Kawasaki rather coyly says the 1700 Voyager‘s styling is inspired by 1960s sports cars... Well that‘s one way of avoiding a mention of the Harley-Davidson Electra Glide Ultra, but few people will be fooled.
Very obviously the Japanese V-twin - Kawasaki‘s first full dress machine since the 1986 1200cc Voyager - is not only pitched directly at the Electra Glide, it‘s designed to look very much like it too. Even the white-on-black clocks with their serif font are in the same style as Harley‘s so the look from the cockpit is as American as the bike‘s profile.
Having said that, generally it‘s been well executed as the bike looks the part, to the point where it is indeed mistaken for an Electra Glide, although in practice it‘s not quite as kitsch as the American original.
The Voyager 1700 will always fall at the final hurdle in its pursuit of Harley-ness, and that‘s the badge, but there will inevitably be some riders who want a full dress V-twin but who either don‘t want a Harley or who do want a Japanese bike, possibly a Kawasaki specifically. Given that the Voyager does a good job in looking the part, how does it work as a motorcycle?
Beyond the image this kind of bike is designed for comfortable and gentle long distance touring with the emphasis on comfort over handling, with an overlay of feel and character. It‘s one of those machines which certainly looks extremely comfortable with its plush seat, stretching out the rider‘s legs and with plenty of screen and bodywork to protect from the elements. But looks can and often do deceive in this class: within an hour I was shifting about trying to prevent the beginnings of backache from getting any worse, as the riding position prevents you from taking any weight through your legs, and for taller riders like myself, the sculpted seat pushes you slightly too far forwards and curving your spine. You can‘t slide back as on a conventional bike seat, and thanks to the underdamped suspension you can take a pounding through your back on bumpy roads too.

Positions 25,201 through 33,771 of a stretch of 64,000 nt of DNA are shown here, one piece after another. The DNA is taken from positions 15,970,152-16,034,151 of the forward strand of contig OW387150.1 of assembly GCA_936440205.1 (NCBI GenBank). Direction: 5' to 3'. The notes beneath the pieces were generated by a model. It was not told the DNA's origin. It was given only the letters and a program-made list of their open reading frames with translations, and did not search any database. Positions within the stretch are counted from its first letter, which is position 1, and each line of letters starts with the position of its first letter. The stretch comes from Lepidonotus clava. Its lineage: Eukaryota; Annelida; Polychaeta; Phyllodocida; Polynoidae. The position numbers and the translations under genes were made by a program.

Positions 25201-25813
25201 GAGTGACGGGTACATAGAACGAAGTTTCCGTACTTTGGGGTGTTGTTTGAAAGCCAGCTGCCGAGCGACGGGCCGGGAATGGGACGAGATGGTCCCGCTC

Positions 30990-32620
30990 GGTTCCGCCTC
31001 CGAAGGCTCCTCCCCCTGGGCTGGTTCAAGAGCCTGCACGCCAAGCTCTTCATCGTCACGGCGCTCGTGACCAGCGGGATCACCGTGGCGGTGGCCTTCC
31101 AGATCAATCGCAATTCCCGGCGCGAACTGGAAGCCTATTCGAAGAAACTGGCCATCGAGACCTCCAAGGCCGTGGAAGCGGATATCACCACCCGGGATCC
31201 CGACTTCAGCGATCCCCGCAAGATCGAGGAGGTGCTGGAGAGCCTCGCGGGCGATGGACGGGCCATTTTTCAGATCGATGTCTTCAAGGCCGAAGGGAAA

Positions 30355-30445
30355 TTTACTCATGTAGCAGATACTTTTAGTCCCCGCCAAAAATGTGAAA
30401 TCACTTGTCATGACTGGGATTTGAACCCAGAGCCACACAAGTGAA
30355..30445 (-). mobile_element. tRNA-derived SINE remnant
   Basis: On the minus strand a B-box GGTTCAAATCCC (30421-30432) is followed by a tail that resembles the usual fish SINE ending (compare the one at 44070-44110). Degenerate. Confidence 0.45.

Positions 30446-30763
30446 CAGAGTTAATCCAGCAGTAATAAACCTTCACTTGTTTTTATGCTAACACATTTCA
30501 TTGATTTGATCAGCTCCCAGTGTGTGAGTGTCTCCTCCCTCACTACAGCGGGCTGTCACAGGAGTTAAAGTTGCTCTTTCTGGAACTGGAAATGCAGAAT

The screen height presents problems for various stature riders. For me, the top edge cuts right across the field of vision, which is disconcerting in lower speed corners and trickling through traffic, and while shorter riders will be looking through below that edge, in the rain it gets difficult to see where you‘re going! I find it surprising that this hasn‘t been taken into account, and during those slimy conditions when everything gets coated in a fine mud spray there are going to be real problems for some Voyager riders, especially with the sun low and in front. Back to taller riders and another problem they‘ll face is a constant vibration from turbulence, which becomes tedious and tiring. Alternative size screens could solve these issues but an adjustable one would be much better.